As I sit here during lunch from my engineering job, I must agree.

It seems odd that their isn't an easy fix to save the basket but fix the fingers.

I believe Barnett or some other company makes a basket that has replacable liners on the fingers.

I agree with everyone above. Replace basket and hub. Try to find some nice aftermarket units. I believe a few companys have lifetime warranties, that is where I would be spending my money.

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I think if you count the number of friction plates that came out of this clutch you may find your one short.

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does anyone know if the rekluse z-start pro clutch kit for the 2000 yz250 will work on my 1999? $599 for the entire kit. thats much better than the 1100 for others.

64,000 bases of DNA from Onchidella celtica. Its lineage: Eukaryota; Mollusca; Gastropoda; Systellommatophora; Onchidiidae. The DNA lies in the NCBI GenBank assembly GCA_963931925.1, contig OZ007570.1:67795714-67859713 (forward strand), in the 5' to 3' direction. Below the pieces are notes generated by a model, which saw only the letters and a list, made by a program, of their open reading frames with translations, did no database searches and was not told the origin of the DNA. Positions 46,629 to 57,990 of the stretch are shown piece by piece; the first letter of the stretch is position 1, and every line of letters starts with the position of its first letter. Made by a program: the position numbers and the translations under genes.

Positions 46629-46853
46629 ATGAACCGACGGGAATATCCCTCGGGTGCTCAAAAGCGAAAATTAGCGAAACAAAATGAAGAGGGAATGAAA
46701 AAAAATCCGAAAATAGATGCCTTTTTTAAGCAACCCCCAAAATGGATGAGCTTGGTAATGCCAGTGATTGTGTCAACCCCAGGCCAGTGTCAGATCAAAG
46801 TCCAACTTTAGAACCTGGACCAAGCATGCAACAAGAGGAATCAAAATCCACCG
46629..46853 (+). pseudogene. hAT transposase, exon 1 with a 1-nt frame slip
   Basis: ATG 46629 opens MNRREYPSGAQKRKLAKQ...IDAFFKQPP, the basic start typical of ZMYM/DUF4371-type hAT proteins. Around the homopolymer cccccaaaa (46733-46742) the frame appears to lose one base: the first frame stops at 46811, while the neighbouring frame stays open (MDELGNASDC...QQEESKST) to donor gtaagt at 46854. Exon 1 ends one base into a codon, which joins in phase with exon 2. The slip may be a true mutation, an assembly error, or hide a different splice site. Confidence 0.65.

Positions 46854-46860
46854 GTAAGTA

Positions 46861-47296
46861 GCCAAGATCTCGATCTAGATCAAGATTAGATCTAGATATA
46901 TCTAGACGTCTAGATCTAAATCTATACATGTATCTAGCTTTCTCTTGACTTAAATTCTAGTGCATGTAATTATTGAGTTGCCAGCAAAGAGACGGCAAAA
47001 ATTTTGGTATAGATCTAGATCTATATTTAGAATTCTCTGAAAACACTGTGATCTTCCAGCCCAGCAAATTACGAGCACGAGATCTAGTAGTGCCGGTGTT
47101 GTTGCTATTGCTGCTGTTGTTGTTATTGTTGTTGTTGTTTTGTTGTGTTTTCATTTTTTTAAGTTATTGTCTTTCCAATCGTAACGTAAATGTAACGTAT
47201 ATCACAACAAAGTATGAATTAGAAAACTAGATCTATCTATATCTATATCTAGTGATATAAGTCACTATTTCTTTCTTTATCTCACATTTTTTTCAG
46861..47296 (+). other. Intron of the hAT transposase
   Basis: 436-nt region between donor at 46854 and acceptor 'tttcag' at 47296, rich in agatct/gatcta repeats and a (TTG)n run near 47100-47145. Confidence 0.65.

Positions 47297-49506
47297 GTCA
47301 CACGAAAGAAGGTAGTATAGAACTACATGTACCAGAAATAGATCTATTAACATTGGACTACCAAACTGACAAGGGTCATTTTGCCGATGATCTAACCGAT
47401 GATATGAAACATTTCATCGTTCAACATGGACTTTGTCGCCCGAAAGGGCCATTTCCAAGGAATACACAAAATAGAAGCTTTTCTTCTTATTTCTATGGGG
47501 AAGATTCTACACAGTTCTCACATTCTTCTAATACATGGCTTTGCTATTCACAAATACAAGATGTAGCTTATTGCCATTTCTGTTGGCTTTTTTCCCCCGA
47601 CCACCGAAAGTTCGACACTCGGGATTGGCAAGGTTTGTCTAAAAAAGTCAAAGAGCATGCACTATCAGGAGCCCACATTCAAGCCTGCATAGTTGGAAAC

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does anyone know if the rekluse z-start pro clutch kit for the 2000 yz250 will work on my 1999? $599 for the entire kit. thats much better than the 1100 for others.

I know, I know. Yes the z-start pro will work in a 1999 YZ 250. You will need a new outer basket because the ZSP does not come with a basket. You should also get a new set of friction plates. The ZSP will come with everything else.

IdahoJoe

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where do you buy that at? looks like rockymountainatv doesnt have the entire set?

thanks again for your help. this is huge

The GYTR stuff should be available at most, if not all, Yamaha dealers. It helps to have a local dealer you can rely on. I buy a lot of stuff mail order/ Internet. But I have a reasonably local dealer that I spend at and they take really good care of me. A great relationship with an outstanding dealer is priceless. Bad ones are just that: bad. Look at the Yamaha website, go to the parts lists, see if the latest clutch is the same part number as yours. If so, look at the current YZ, look under the accessories tab, and look at the clutch components. Those are the ones. Assuming they fit. My guess is they do, Yamaha tends to have just a few clutch sizes and uses them on lots of different models.